Angry protests following the brutal rape and murder of the Delhi paramedic saw citizens and activists clamour for the death penalty. On Friday, when the court awarded death sentence to the four convicted in the case, large sections celebrated, as if vindicated.

But is a death sentence really cause for celebration? The Hindu spoke to feminists, activists and academics who articulated their opposition to the death penalty, while pointing out that handing out death sentences can hardly help change mindsets that lie at the root of such crimes.

Subhashini Ali, founder of the All India Democratic Womens’ Association (AIDWA), says that she feels there is no reason to celebrate. She points out that since the Delhi rape, there have been 23 incidents of rape in January in UP alone and 3 victims were killed. “Our priority should not be bloodlust, but finding ways to keep Indian women and girls safe from the brutality and horror of rape. Governments should focus on ensuring speedy trials. A policy of compensation, rehabilitation and legal aid must be implemented uniformly in the country.”

Potential misuse

Ms. Ali argues that worldwide, the efficacy of capital punishment as a deterrent has been rejected both by criminologists and law enforcement agencies.

Raising the issue of potential misuse, she provides the example of a Kanpur case, where a small child was sexually assaulted, resulting in her death.

“The police responded to public outrage by arresting her neighbour, a very poor man. In police custody, he reportedly confessed to the crime. Some weeks later, he was released because the real culprit, who was the son of the owner of the school in which the assault took place, was arrested. Subsequently DNA tests confirmed his guilt. Imagine if the guilty boy had faced the possibility of being hanged?”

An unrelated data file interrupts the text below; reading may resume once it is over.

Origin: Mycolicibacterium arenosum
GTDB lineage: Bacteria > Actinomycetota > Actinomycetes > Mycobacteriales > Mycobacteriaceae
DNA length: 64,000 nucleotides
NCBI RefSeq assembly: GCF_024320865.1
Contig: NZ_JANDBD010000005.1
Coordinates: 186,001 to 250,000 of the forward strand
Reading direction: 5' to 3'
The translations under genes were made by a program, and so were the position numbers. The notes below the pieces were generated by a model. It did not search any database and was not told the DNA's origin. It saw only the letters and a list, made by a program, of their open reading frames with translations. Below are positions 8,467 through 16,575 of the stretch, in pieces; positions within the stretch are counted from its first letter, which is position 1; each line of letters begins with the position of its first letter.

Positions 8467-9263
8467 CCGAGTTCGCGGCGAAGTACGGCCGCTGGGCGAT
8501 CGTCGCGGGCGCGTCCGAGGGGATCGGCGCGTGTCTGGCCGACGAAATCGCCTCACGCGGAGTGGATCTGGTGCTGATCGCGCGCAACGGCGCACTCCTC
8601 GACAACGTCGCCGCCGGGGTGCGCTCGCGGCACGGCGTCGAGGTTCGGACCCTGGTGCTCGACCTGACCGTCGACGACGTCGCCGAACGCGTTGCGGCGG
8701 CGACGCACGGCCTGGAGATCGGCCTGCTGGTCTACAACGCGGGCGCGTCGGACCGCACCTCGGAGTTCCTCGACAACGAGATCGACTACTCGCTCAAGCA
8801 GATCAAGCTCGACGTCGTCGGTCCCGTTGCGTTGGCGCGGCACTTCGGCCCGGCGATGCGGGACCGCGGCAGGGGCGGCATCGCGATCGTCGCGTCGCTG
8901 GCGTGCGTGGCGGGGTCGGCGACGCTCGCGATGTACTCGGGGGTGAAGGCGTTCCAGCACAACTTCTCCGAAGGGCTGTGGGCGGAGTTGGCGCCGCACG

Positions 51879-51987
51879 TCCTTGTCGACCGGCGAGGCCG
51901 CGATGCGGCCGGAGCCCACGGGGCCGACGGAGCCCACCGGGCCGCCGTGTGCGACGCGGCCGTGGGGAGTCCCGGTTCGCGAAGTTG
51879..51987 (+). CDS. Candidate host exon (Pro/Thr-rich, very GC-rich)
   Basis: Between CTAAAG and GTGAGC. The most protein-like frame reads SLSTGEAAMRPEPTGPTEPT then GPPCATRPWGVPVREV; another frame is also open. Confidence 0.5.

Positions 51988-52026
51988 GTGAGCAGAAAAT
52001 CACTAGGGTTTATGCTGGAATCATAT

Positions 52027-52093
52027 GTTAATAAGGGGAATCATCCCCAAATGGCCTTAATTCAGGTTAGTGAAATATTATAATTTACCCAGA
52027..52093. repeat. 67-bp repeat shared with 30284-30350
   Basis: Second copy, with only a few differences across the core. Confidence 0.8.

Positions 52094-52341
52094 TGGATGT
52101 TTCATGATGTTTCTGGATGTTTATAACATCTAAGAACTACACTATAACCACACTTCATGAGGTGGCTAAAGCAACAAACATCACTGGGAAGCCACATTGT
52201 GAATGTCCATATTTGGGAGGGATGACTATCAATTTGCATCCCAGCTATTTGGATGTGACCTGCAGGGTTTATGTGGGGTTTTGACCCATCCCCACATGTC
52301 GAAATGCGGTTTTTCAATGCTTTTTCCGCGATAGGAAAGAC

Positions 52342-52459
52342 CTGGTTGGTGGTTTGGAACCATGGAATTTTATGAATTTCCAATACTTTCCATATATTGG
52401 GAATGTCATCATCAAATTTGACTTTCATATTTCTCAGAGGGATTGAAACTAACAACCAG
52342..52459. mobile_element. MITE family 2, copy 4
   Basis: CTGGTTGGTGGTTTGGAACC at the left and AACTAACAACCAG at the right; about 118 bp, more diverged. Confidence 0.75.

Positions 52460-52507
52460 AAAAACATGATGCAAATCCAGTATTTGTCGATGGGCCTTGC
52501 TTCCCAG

Du. Saraswathi, Kannada poet and activist, also cautions against such misuse given the deep inequalities that exist. “No social ill can be tackled that simply by capital punishments. Rape and violence against women has its root in historical socialisation of men in our society. Until we correct the way women are treated, inside and outside the homes, and the patriarchal fabric of our society, little will change,” she says. Feminists of the 1980s, she adds, have opposed capital punishment. “The changed discourse and the euphoria around the gallows, chemical castration and such barbaric punishments, pain me.”

Tara Rao, director of Amnesty International, points out that sending the four to the gallows accomplishes nothing but “short-term revenge”. “The widespread anger is understandable, but authorities must avoid using the death sentence as a quick fix.”

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